As a parent you know your child best and will be aware of how he or she is growing and developing.
Sometimes as a parent, you may become concerned about your child’s development and, when this is the case, it is helpful to know who you can go to for support.
Certain disabilities cannot be seen so it may be worth writing down your observations, that way you can remember exactly what you saw or felt, and you'll be able to tell whether what you saw improves or worsens.
Updated September 2019
If your child is aged 0 – 5 years go and see your GP, you can ask for a referral to a child specialist. You may want to talk to your health visitor first or if your child is at nursery or pre-school it may be worth speaking to their Practitioner to see if they have any concerns about your child.
To find information about Baby Clinics and Health Visitors in your area and how to access them, click on the link:Baby Clinics
If you are still not happy and don’t feel that you are moving forward there is an alternative route.
Parenting Special Children offer Pre and Post Diagnosis Support from their Diagnosis Support Service (DSS). They are a local charity and also run various workshops & parenting programmes.
Email or telephone for a chat and /or information. DSS will also help you in deciding ‘what to do next’. Tel: 0118 9863532 email: email@example.com or www.parentingspecialchildren.co.uk
You should visit your GP either to eliminate anything underlying or to get a referrral for specialist support. Speak to your child’s class teacher to find out if there are any concerns in school. Depending on the outcome the teacher may recommend that you meet with the school SENCo.
If need be your school can request a statutory assessment .
If your school is not concerned about your child but you still are, you have the right to request a statutory assessment yourself through the Special Educational Needs team at your local authority. If you are still not satisfied contact Reading Information, Advice & Support Service for SEND (formerly Parent Partnership).
Reading Information, Advice & Support Service for SEND offers free confidential and impartial advice and support to Reading parents and carers who have children (up to the age of 19) with special educational needs. The service also offers all parents (whether the child has special educational needs or not) advice and support with secondary transfer. This service operates term time only and can be contacted as follows: Tel: 0118 937 3421 Email: firstname.lastname@example.org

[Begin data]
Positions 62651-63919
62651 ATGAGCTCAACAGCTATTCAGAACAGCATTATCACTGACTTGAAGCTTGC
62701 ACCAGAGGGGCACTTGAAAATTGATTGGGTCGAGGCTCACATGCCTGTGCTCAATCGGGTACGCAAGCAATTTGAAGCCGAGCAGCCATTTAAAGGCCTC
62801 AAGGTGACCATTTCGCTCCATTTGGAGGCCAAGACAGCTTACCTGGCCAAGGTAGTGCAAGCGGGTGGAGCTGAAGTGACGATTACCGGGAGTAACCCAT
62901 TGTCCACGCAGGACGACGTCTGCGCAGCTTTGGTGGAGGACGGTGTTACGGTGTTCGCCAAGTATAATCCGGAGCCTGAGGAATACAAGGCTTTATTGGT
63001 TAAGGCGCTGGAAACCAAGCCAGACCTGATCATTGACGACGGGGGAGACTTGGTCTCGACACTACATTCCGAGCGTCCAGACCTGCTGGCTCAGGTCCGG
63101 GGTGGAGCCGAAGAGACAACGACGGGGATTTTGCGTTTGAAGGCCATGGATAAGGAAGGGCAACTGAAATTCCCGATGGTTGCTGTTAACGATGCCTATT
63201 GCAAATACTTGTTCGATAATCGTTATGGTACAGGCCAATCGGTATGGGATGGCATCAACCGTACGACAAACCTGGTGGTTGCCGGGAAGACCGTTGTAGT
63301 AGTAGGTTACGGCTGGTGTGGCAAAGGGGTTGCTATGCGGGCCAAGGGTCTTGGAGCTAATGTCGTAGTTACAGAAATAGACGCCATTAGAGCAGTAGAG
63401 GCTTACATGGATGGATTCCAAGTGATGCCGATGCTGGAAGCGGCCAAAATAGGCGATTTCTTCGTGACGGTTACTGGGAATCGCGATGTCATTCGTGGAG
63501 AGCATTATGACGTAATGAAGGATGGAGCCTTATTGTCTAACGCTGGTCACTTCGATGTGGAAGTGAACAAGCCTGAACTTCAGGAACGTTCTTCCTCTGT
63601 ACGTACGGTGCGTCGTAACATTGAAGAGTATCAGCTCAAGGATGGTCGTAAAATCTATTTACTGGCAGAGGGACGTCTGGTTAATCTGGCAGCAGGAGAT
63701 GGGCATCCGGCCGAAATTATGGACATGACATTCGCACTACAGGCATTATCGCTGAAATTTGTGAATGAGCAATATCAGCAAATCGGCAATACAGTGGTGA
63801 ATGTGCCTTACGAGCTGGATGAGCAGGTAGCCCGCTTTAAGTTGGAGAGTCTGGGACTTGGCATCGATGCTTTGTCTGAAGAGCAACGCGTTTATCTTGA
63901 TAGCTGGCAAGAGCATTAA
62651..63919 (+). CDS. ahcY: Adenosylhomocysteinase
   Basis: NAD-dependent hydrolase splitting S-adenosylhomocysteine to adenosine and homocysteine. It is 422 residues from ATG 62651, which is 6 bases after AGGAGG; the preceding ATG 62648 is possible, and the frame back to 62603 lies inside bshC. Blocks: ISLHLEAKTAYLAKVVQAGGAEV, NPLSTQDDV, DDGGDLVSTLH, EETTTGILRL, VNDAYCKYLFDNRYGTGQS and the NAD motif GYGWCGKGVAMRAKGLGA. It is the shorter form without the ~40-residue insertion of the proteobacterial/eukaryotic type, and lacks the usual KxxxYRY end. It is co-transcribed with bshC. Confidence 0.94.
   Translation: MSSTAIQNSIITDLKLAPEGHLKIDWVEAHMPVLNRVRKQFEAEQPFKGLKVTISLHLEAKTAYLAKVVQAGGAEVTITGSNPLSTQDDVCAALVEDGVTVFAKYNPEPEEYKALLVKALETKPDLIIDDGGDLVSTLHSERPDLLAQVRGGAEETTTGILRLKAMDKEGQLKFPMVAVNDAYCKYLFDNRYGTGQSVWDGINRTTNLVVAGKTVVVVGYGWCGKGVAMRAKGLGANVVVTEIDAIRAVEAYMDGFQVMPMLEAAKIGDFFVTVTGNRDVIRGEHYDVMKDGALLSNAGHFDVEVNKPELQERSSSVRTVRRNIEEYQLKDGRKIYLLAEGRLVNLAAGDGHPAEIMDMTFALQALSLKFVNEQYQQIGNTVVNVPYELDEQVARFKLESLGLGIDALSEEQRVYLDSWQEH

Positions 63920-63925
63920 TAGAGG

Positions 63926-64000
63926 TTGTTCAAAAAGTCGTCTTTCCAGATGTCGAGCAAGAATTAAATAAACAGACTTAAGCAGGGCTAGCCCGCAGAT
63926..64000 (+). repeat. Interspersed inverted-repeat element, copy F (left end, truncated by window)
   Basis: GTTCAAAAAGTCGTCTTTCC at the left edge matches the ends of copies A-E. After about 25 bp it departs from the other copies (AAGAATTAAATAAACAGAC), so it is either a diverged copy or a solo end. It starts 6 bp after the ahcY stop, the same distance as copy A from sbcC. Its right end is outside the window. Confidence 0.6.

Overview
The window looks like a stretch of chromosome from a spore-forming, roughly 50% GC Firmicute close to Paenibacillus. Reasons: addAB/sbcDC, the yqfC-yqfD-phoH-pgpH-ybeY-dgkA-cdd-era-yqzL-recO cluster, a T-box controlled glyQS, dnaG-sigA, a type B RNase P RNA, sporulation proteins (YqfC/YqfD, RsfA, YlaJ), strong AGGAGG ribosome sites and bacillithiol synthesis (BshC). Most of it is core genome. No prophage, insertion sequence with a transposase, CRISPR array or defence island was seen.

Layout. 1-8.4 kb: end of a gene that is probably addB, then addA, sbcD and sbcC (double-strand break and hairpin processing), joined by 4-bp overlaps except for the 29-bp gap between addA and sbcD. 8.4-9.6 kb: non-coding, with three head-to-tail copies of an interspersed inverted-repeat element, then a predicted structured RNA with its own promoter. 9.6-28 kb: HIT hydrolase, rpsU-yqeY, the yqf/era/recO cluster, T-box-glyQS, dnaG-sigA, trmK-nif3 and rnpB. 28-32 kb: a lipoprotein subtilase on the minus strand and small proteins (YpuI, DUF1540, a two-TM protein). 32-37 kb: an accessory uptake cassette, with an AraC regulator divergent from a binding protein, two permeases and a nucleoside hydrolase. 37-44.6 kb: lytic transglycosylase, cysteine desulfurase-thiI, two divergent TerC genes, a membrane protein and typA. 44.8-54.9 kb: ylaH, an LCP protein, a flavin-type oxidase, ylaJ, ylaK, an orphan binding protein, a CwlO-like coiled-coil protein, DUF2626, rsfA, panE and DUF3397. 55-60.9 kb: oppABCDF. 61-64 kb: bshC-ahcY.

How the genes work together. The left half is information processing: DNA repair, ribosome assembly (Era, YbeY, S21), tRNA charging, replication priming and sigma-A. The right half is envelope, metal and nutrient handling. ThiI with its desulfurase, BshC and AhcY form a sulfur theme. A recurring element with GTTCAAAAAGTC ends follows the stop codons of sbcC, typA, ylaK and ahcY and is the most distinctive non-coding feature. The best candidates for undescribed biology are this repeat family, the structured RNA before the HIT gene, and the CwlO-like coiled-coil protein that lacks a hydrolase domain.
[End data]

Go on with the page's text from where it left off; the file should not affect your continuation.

For advice about secondary transfer call 0118 937 3421 or email email@example.com
You should speak to your child’s Head of Year and your Schools’ Senco. Again, if you feel you are getting nowhere contact Reading Information, Advice & Support Service for SEND on 0118 937 3421 or email firstname.lastname@example.org or contact Reading
Adviza provides information, advice and guidance to 13-19 year olds (and up to 25 with learning difficulties or disabilities) to help them progress successfully into education, employment and training. Adviza Berkshire works in Bracknell, Reading, Slough, Wokingham and West Berkshire.
If your child is in Further Education you will need to contact Special Eduational Needs (SEN) & Disabilities dept at the college. Reading Adviza can also support your child where difficulties arise.
All schools have a Special Educational Needs Co-ordinator (SENCo).
A SENCo is responsible for the day-to-day operation of the school's SEN policy. All mainstream schools and early years settings must appoint a teacher to be their SENCo.
The SENCo will co-ordinate additional support for pupils with SEN and liaise with their parents, teachers and other professionals who are involved with them.
A SENCo is responsible, in schools and early education settings, for the operation of the SEN policy and coordination of provision for children with learning difficulties. In conjunction with the headteacher at the school, and the governing body, a SENCo will be seeking to develop effective ways of overcoming barriers to learning and sustaining effective teaching to meet pupils’ needs.
The SENCo has responsibility for requesting the involvement of an Educational Psychologist and other external services. A Senco may also refer you to a paediatrician who specializes in developmental issues.
If you think your child has a language or communication delay, you can also go directly to a Speech & Language Therapist for more information and advice. This can be found by contacting your local Children’s Centre. To find your local Childrens Centre click here Children's Centre's
The Local Offer is part of the Reading Services Guide which offers you a good, easy to use searchable website where you will find information on short breaks, leisure activities, support services, schools, Ofsted registered childcare and much more…Sign up to our SEND Local Offer Newsletter which is published three times a year.